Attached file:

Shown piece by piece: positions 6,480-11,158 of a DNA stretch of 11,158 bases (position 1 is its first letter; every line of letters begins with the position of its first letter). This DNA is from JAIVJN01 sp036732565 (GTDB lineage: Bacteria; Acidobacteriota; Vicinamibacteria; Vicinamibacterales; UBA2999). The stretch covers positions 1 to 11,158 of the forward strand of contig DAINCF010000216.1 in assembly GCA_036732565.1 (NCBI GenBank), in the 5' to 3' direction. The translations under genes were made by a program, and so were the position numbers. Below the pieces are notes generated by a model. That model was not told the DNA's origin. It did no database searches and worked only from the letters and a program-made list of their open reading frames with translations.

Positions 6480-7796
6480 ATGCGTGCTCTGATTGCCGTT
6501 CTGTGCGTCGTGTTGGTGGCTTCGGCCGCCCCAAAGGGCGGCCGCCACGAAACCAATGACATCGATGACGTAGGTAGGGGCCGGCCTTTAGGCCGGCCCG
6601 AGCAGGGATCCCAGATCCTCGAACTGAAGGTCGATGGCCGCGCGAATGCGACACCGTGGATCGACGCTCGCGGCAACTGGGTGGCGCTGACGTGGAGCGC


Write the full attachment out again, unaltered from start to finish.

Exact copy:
Shown piece by piece: positions 6,480-11,158 of a DNA stretch of 11,158 bases (position 1 is its first letter; every line of letters begins with the position of its first letter). This DNA is from JAIVJN01 sp036732565 (GTDB lineage: Bacteria; Acidobacteriota; Vicinamibacteria; Vicinamibacterales; UBA2999). The stretch covers positions 1 to 11,158 of the forward strand of contig DAINCF010000216.1 in assembly GCA_036732565.1 (NCBI GenBank), in the 5' to 3' direction. The translations under genes were made by a program, and so were the position numbers. Below the pieces are notes generated by a model. That model was not told the DNA's origin. It did no database searches and worked only from the letters and a program-made list of their open reading frames with translations.

Positions 6480-7796
6480 ATGCGTGCTCTGATTGCCGTT
6501 CTGTGCGTCGTGTTGGTGGCTTCGGCCGCCCCAAAGGGCGGCCGCCACGAAACCAATGACATCGATGACGTAGGTAGGGGCCGGCCTTTAGGCCGGCCCG
6601 AGCAGGGATCCCAGATCCTCGAACTGAAGGTCGATGGCCGCGCGAATGCGACACCGTGGATCGACGCTCGCGGCAACTGGGTGGCGCTGACGTGGAGCGC